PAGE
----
In addition to damage to or shifts in existing ecosystems, the Southeast's groundwater would be affected as rising sea levels, over use of fresh groundwater, or a combination contribute to episodes of saltwater intrusion. Brackish (salty) water intrusion affects drinking water as it infiltrates aquifers supplying local communities.
Moreover, a rise in sea level would increase the exposure of many communities to storm waves. This poses a significant threat to low-lying urban areas. At particular risk would be many areas of southern Louisiana and Florida -- the highest point in Florida is only 53 feet above sea level, and the Florida Keys are all less than 10 feet above sea level. In addition, the low-lying barrier islands off the North Carolina coast already are highly vulnerable to the damages associated with storm waves, a phenomenon that will experience increasing stress as sea level rises.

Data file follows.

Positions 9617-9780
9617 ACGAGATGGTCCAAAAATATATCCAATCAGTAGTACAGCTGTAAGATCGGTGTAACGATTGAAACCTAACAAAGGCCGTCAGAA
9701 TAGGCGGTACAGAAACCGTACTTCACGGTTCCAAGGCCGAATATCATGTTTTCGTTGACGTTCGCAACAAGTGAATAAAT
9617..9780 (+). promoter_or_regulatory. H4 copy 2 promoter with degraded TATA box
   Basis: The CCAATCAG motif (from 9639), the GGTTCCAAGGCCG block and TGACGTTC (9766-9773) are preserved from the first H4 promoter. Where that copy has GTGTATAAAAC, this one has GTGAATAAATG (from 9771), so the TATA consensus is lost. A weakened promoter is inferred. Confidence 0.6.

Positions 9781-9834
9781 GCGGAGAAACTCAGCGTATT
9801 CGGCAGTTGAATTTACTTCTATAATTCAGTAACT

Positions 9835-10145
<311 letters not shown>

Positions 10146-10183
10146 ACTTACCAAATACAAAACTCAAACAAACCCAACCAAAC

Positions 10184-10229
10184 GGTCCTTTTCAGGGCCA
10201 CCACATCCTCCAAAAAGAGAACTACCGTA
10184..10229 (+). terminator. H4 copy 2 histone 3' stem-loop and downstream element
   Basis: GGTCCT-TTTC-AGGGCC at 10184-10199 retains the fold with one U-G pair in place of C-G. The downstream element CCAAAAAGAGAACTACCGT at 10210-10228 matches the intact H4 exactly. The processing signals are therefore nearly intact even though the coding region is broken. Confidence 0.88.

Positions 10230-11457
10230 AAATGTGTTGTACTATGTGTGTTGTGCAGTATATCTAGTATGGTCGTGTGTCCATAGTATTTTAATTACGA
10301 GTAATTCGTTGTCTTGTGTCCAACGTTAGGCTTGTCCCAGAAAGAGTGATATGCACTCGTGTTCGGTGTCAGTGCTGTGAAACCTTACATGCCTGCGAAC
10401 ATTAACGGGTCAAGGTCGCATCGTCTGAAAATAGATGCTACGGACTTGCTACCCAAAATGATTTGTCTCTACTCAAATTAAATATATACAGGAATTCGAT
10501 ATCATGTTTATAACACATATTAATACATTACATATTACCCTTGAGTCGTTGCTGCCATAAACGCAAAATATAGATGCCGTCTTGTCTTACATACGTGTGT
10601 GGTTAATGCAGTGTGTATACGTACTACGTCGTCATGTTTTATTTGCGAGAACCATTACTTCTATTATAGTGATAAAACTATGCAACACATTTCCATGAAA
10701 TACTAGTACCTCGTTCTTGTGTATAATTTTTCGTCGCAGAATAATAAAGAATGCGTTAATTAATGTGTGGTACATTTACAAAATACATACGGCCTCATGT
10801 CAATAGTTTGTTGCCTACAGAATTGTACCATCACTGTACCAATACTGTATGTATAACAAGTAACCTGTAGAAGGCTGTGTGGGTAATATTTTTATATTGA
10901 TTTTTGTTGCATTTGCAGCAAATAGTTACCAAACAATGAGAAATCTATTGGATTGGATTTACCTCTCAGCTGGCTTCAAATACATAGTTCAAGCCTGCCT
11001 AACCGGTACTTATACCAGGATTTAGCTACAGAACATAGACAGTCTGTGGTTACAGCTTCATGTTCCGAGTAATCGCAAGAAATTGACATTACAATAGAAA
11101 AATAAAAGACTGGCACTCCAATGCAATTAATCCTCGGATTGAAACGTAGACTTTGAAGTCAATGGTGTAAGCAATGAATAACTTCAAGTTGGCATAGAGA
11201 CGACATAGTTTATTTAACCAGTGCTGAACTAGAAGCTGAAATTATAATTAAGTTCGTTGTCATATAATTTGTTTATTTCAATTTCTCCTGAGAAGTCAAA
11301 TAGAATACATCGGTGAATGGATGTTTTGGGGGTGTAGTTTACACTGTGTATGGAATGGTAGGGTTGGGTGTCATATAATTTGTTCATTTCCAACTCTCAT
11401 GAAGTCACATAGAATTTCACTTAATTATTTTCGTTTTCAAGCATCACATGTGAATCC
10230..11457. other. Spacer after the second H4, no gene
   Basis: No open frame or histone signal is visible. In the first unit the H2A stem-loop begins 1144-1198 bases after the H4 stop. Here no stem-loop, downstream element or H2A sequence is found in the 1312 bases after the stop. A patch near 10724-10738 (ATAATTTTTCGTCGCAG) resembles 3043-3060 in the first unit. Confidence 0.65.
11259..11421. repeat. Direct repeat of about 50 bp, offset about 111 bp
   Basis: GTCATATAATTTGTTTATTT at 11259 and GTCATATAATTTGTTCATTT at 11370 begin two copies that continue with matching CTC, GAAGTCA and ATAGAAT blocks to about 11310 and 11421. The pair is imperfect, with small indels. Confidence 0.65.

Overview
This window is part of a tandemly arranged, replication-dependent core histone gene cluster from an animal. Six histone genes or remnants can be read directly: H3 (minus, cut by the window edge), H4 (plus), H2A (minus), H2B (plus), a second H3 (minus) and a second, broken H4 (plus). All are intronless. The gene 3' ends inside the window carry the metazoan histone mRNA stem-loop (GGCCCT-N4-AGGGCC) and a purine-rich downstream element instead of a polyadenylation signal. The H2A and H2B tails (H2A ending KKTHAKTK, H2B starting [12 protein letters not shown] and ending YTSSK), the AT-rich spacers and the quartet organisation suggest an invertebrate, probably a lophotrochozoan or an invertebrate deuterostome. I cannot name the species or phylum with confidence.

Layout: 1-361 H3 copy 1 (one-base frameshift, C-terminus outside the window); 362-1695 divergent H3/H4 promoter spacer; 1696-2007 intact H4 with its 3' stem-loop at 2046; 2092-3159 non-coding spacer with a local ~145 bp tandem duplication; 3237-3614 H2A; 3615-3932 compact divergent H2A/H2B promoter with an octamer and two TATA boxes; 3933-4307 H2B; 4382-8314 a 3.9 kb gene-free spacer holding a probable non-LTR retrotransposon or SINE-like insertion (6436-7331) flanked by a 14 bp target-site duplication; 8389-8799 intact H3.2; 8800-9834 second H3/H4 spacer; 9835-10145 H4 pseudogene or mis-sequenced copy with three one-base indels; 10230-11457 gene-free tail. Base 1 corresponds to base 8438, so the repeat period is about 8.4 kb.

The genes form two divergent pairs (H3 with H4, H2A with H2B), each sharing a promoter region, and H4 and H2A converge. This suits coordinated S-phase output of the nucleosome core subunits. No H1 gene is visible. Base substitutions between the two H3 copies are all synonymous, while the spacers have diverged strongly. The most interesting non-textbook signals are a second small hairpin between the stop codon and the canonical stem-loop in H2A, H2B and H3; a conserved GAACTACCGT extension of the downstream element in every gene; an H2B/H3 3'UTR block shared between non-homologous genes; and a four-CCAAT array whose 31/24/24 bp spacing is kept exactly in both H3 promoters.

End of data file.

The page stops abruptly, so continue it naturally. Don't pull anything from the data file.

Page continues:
Some property values will likely be reduced as the shoreline changes. Some property owners could lose homes, other buildings, and property with the long-term effects of sea-level rise even in the absence of storm wave impacts. New Orleans, for example, is already well below sea level and is kept dry by a series of levees and pumps. The Homa tribe in southern Louisiana, along with many communities along the various waterways and bayous of the region, is also in danger of having its homeland lost to erosion, and being in danger of flooding and inundation. Moreover, properties not lost to sea-level rise would still be at risk from the effects of hurricanes and the increased potential for storm wave damage.